World Elder Abuse Awareness Day
June 15 marks World Elder Abuse Awareness Day, which aims to focus global attention on a silent epidemic; the physical, emotional and financial abuse of elders.
Elder abuse is any act which causes harm to an older person and is most commonly carried out by someone they know and trust and can be unintentional or deliberate. Statistics show that in Australia between 2% and 10% of older Australian's experience elder abuse in any given year, and evidence suggests that most elder abuse is intra-familial and intergenerational.
Executive Manager of CatholicCare Aged & Disability Services acknowledges the severity of this issue given Australia's ageing population. "With the number of older Australians continuing to increase significantly, elder abuse is something that is inexcusable," said Kate Nolan.
"Elder abuse can take many forms and people may be subject to more than one type, including emotional or psychological abuse, neglect, financial abuse, physical abuse, social abuse and sexual abuse," she continued.
June 15 marks World Elder Abuse Awareness Day: "With the number of older Australians continuing to increase significantly, elder abuse is something that is inexcusable," said Kate Nolan.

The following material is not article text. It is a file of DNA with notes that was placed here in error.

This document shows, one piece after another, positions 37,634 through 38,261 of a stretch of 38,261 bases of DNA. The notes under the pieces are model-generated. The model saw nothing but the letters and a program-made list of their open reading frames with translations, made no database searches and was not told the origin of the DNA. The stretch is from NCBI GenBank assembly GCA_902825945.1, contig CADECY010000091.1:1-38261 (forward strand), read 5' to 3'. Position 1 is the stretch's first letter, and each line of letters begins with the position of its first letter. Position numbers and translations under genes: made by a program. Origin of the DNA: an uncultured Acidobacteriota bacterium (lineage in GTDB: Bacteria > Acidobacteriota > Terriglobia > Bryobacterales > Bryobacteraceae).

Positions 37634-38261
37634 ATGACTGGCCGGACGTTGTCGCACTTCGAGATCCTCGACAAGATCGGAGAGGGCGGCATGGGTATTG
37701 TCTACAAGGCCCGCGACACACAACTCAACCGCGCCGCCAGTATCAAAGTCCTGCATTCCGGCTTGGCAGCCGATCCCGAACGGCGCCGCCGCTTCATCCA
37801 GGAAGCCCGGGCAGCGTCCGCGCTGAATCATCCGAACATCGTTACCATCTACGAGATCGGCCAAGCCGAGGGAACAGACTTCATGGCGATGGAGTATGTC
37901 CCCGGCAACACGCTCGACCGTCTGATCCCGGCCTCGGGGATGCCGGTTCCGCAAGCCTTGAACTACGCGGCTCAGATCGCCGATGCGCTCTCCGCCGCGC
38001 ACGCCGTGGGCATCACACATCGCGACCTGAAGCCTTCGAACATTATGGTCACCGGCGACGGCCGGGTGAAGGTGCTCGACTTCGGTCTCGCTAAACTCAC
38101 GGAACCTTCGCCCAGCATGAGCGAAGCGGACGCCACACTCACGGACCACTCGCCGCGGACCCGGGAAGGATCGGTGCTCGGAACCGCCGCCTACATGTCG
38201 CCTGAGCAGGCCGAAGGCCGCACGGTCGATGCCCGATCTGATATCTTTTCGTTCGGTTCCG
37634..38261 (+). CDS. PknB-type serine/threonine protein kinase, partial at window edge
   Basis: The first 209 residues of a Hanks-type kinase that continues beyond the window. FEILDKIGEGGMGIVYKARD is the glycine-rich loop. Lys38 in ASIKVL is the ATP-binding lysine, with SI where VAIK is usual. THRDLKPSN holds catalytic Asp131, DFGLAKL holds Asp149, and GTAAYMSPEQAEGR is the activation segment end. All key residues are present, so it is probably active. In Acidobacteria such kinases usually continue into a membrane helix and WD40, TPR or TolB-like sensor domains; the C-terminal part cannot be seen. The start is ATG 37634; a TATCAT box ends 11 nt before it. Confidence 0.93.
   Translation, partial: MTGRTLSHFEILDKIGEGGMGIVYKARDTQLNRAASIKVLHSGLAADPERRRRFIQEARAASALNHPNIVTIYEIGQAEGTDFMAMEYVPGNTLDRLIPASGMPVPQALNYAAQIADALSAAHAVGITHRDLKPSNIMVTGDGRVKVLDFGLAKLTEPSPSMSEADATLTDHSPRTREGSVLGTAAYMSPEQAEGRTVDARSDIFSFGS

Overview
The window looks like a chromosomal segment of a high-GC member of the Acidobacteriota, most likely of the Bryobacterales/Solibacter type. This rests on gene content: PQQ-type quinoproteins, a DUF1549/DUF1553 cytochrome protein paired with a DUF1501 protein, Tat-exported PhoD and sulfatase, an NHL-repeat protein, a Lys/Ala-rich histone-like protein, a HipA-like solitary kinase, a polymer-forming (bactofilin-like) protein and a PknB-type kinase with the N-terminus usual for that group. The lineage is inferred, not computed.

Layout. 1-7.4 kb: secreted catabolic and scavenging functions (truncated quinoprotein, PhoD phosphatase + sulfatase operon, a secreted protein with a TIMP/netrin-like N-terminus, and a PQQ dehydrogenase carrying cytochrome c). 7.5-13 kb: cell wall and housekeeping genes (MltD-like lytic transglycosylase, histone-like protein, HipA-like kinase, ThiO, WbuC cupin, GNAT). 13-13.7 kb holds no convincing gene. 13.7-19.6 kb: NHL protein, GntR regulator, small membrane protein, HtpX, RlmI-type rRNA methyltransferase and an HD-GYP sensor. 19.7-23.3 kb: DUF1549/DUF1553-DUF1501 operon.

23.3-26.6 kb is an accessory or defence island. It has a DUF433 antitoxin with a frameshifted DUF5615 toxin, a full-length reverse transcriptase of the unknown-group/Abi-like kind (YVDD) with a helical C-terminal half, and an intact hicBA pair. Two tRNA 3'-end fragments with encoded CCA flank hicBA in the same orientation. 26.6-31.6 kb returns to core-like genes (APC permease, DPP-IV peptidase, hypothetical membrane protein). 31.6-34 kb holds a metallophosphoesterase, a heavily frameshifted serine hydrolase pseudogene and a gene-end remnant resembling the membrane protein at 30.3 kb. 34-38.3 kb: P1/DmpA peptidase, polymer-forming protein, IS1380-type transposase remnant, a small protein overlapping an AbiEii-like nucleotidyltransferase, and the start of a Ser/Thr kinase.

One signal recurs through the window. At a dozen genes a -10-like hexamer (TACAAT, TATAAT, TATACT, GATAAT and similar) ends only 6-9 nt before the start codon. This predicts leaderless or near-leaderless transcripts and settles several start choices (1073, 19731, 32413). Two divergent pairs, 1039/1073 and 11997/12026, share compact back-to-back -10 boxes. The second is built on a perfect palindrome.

The reasons for such abuse vary, and can range from a persons inability to cope with the older person's care needs, or sometimes the abuse begins in earlier years and continues through into old age. Kate Nolan expressed CatholicCare's commitment to ensuring the safety of older people not only those in our care but in the wider community.
"Our staff are trained in the identification of abuse and relevant reporting requirements. But like other forms of family violence, elder abuse is often hidden. What is imperative, is generating awareness of this issue, in the hope of creating an environment where people have the confidence to speak up and/or reach out for assistance.
"We offer advocacy and support services to those touched by elder abuse, to ensure they receive all of the right information for their own individual circumstances."
For more information please call 4254 9342.